|Mon, February 12th, 2024
|Generally safe avalanche conditions. Watch for unstable snow on isolated terrain features.
|Heightened avalanche conditions on specific terrain features. Evaluate snow and terrain carefully; identify features of concern.
|Dangerous avalanche conditions. Careful snowpack evaluation, cautious route-finding, and conservative decision-making essential.
|Very dangerous avalanche conditions. Travel in avalanche terrain not recommended.
|Extraordinarily dangerous avalanche conditions. Avoid all avalanche terrain.
|Likelihood of Avalanches
|Natural and human-triggered avalanches unlikely.
|Natural avalanches unlikely; human-triggered avalanches possible.
|Natural avalanches possible; human-triggered avalanches likely.
|Natural avalanches likely; human-triggered avalanches very likely.
|Natural and human-triggered avalanches certain.
|Avalanche Size and Distribution
|Small avalanches in isolated areas or extreme terrain.
|Small avalanches in specific areas; or large avalanches in isolated areas.
|Small avalanches in many areas; or large avalanches in specific areas; or very large avalanches in isolated areas.
|Large avalanches in many areas; or very large avalanches in specific areas.
|Very large avalanches in many areas.
Several slab avalanches were reported on Saturday. Natural avalanches were reported and likely occurred during the night Friday or early morning Saturday on Frostbite (see photo below) and N Frostbite aka Moon Bowl.
One avalanche was reported and preliminary information is available about a wind slab that was human triggered on the north side of 4068′ on Saturday that caught, carried, and partially buried two people. No injuries have been reported.
|Size (D scale)
|Unlikely to bury a person
|Can bury a person
|Can destroy a house
|4 & 5
|Can destroy part or all of a village
Strong southeast winds persisted on and off over the past 24 hours gusting 33 to 53 mph for 13+ hours at 4500′. Expect strong to extreme gusts to have transported low density snow and built new wind slabs on leeward aspects. Evidence of these new wind slabs was observed and reported on Saturday in several locations above 3000ft. Winds tapered late last night prior to receiving 4 inches of new snow with 0.4 inches of SWE at 3500 ft.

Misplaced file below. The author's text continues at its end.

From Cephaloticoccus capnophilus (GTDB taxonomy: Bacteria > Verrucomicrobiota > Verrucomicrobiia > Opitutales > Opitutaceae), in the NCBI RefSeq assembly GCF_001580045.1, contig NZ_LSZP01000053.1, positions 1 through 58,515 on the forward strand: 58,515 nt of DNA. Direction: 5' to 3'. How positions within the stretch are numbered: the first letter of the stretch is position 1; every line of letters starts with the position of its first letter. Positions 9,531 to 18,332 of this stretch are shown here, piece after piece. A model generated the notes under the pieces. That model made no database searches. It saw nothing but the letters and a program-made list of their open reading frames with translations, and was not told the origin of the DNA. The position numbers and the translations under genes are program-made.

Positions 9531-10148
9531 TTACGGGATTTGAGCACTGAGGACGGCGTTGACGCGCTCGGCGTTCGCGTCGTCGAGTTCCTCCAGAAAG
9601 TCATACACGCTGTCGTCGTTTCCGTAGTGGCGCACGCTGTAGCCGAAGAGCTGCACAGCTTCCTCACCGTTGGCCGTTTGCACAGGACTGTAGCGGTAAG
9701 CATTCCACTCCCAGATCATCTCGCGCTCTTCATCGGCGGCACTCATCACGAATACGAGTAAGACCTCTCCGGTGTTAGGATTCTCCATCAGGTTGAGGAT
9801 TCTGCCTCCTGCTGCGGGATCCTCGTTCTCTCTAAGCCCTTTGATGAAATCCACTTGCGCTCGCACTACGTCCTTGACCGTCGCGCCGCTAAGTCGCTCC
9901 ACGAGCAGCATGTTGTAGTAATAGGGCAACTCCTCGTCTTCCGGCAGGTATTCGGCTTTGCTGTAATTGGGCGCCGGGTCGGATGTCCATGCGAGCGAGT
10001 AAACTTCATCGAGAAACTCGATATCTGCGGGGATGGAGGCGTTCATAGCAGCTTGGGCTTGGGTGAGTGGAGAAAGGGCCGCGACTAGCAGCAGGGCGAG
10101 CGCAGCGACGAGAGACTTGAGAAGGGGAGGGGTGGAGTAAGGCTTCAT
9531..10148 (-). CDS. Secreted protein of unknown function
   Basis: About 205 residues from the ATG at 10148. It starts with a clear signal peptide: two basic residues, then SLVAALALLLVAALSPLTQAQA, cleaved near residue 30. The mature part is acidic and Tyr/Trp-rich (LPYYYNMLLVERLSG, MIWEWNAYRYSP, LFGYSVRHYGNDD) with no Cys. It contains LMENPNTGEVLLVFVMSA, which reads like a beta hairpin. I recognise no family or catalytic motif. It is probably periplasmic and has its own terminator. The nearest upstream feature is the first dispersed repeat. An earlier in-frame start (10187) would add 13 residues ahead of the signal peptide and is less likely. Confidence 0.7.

Expect wind slabs, 12 to 16 inches thick to be LIKELY to human trigger on southwest to northeast aspects above 3000 ft today on slopes 35º and steeper. Winds were considerably stronger above 3000 ft and evidence of this avalanche problem will be more obvious at upper elevation. It will be unlikely to trigger a wind slab below 2500 ft. In some locations, wind slabs will be harder to identity because of new snow that fell early this morning. Natural avalanches are unlikely today. Most natural avalanche activity likely occurred during the peak intensity with winds on 2/10.
Pay close attention to wind transported snow and avoid steep wind drifted terrain. Shooting cracks and audible collapses are indicators of instability. Look for hard snow sitting over weaker snow, smooth and rounded or lens shaped features.
If you head into avalanche terrain today, utilize strict safety travel protocols, travel one at a time from safe zone to safe zone, only have one person on slope at a time, ensure all members of your party are carrying and know how to use beacons, shovels and probes, and avoid slopes with terrain traps.
Since 2300 on 2/10:
4″ new snow with 0.4″ SWE @3550′ IM
3″ new snow with 0.3″SWE@ 2700′ Frostbite
NWS AVG Forecast here.
NWS point forecast here.
Marmot Weather Station here.
Independence Mine Snotel here.
Frostbite Bottom Snotel here.
State Parks Snow Report and Motorized Access information here.
XC trail grooming report for Mat-Su, Anchorage, and Kenai here.